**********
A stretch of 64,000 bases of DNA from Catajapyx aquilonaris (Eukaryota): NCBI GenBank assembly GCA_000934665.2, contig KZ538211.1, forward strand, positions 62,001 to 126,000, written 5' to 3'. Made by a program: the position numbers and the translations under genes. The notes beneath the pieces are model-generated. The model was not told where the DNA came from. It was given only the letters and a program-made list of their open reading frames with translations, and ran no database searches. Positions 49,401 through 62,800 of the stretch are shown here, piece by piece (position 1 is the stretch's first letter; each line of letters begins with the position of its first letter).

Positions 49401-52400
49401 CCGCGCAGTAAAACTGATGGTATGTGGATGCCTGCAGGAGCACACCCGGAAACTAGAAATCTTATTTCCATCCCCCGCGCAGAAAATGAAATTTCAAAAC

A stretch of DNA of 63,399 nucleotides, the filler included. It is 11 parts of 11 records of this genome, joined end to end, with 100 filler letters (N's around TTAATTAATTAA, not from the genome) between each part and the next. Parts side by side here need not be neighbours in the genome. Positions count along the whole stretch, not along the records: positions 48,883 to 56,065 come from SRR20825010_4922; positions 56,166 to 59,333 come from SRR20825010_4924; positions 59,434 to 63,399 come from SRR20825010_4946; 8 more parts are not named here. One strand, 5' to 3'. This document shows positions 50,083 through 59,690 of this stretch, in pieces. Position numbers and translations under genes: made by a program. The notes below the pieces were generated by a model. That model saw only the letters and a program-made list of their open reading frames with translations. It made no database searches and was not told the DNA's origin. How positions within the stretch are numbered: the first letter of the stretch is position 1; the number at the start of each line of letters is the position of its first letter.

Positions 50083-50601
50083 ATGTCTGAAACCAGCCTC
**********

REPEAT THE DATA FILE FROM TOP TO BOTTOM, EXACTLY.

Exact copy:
A stretch of 64,000 bases of DNA from Catajapyx aquilonaris (Eukaryota): NCBI GenBank assembly GCA_000934665.2, contig KZ538211.1, forward strand, positions 62,001 to 126,000, written 5' to 3'. Made by a program: the position numbers and the translations under genes. The notes beneath the pieces are model-generated. The model was not told where the DNA came from. It was given only the letters and a program-made list of their open reading frames with translations, and ran no database searches. Positions 49,401 through 62,800 of the stretch are shown here, piece by piece (position 1 is the stretch's first letter; each line of letters begins with the position of its first letter).

Positions 49401-52400
49401 CCGCGCAGTAAAACTGATGGTATGTGGATGCCTGCAGGAGCACACCCGGAAACTAGAAATCTTATTTCCATCCCCCGCGCAGAAAATGAAATTTCAAAAC

A stretch of DNA of 63,399 nucleotides, the filler included. It is 11 parts of 11 records of this genome, joined end to end, with 100 filler letters (N's around TTAATTAATTAA, not from the genome) between each part and the next. Parts side by side here need not be neighbours in the genome. Positions count along the whole stretch, not along the records: positions 48,883 to 56,065 come from SRR20825010_4922; positions 56,166 to 59,333 come from SRR20825010_4924; positions 59,434 to 63,399 come from SRR20825010_4946; 8 more parts are not named here. One strand, 5' to 3'. This document shows positions 50,083 through 59,690 of this stretch, in pieces. Position numbers and translations under genes: made by a program. The notes below the pieces were generated by a model. That model saw only the letters and a program-made list of their open reading frames with translations. It made no database searches and was not told the DNA's origin. How positions within the stretch are numbered: the first letter of the stretch is position 1; the number at the start of each line of letters is the position of its first letter.

Positions 50083-50601
50083 ATGTCTGAAACCAGCCTC